On February 20, 2014 a Haitian Appeals Court decided to uphold human rights charges against former dictator Jean-Claude “Baby Doc” Duvalier. This decision is a landmark first step towards accountability for the powerful and building the rule of law in Haiti. Next steps are victim and witness interviews and gathering of evidence in order to bring the case to trial. Duvalier will also likely appeal the decision.
Haitian Dictator May Be Charged With Human Rights Crimes, Court Says
Randal C. Archibold, The New York Times
February 20, 2014
MEXICO CITY — An appeals court in Haiti ruled Thursday that one of the country’s most brutal dictators could be charged with crimes against humanity but stopped short of ordering a trial to proceed, calling for further investigation.
The ruling came in the case against Jean-Claude Duvalier, known as Baby Doc, who has been accused of masterminding the disappearance, torture and killing of hundreds of people during his reign from 1971 to 1986, when a revolt sent him into exile and opened the way to a tumultuous democracy in Haiti.
Mr. Duvalier returned to Haiti from France in 2011 and was charged with corruption and crimes against humanity, but a judge in 2012 dropped that charge, leading to appeals.
The three-judge appellate panel said Thursday that the human rights charges could go forward, rejecting an argument from Mr. Duvalier that the statute of limitations had expired and that international law undergirding the charges did not apply.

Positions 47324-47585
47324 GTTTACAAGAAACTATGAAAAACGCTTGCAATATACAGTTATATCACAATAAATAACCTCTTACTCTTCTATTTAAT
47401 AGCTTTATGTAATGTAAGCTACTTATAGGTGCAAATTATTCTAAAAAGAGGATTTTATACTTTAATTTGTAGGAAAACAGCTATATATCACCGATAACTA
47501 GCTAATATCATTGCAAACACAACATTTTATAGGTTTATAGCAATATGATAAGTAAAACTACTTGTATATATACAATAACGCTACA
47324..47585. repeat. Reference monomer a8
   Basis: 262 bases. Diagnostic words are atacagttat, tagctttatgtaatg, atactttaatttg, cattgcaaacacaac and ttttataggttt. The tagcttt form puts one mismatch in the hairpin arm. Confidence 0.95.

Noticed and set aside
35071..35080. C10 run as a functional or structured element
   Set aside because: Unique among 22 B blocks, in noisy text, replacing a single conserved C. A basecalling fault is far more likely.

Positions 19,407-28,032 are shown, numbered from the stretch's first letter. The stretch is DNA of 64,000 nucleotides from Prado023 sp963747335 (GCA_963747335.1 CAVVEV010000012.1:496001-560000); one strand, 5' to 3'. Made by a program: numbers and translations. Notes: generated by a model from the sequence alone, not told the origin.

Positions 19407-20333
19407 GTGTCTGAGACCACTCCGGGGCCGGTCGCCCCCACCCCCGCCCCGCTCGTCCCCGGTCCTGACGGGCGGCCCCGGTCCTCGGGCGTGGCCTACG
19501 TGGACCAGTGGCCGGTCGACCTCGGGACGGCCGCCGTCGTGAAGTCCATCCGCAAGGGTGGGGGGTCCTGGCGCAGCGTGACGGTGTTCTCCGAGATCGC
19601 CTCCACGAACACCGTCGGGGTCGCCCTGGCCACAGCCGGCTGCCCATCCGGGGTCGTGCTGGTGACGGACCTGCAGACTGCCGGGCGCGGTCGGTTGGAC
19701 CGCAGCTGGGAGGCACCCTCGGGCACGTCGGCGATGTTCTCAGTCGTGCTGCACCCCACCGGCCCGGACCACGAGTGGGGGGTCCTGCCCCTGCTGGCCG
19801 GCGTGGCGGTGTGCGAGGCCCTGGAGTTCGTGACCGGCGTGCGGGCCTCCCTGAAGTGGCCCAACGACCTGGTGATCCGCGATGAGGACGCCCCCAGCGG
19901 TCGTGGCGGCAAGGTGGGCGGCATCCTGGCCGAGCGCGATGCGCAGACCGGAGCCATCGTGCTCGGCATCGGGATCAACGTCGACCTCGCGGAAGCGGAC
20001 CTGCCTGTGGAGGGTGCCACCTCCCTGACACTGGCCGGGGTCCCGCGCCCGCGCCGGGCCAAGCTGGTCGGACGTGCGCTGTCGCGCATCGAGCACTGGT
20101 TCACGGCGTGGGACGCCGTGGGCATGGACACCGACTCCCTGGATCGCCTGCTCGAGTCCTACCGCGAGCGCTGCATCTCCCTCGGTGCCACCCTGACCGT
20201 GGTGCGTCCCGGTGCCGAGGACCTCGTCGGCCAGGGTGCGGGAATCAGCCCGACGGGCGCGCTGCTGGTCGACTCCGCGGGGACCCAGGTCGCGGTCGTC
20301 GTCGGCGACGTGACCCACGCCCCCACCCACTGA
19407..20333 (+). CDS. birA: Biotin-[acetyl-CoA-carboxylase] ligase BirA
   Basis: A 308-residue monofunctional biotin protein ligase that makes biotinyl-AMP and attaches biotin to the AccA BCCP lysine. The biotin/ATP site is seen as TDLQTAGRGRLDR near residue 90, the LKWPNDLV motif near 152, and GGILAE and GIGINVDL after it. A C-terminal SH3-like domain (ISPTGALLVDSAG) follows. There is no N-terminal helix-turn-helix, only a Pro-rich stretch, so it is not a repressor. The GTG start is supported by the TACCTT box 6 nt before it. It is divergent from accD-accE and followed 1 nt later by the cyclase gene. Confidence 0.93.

The decision was celebrated by human rights advocates as a major step in the long legal path to hold Mr. Duvalier accountable and strengthen Haiti’s democracy, where the powerful rarely face consequences for abuses.
He has been free since his return, frequenting clubs and restaurants around Port-au-Prince, and several people with links to him have served in President Michel Martelly’s office. At independence celebrations in January he was photographed sitting near Mr. Martelly.
Still, last year Mr. Duvalier appeared in court to answer questions from a judge as victims of his government sat nearby in disbelief, listening to his portrayal of his years as some of Haiti’s brightest days and refusing to admit to any crime or to the corruption that his accusers say siphoned off at least $150 million from the treasury.
“This is a victory and somewhat surprising given the political climate in Haiti and the fact Duvalier is cavorting around the country more like a V.I.P. than someone with atrocity charges hanging over him,” said Reed Brody of Human Rights Watch, which pushed the case forward.
A lawyer for Mr. Duvalier told The Associated Press that an appeal of the ruling was likely.
Nicole Phillips, a lawyer for the Institute for Justice and Democracy in Haiti who was at the hearing on Thursday, said any trial would be at least months away, given the appellate court’s investigation and Mr. Duvalier’s probable appeal.
But she called the ruling “a huge, huge win for us” because, for victims and their advocates, it settled the legal matter of whether international law applies. Next, she said, an appellate judge would interview victims and witnesses — a hard task because in some cases their locations were unknown and fear is a hindrance — and then prepare findings for the panel to help decide if a trial should proceed.
Such a ruling, she said, could build momentum to confront a challenge by Mr. Duvalier in the Supreme Court, which would have to decide whether to let the case go forward.
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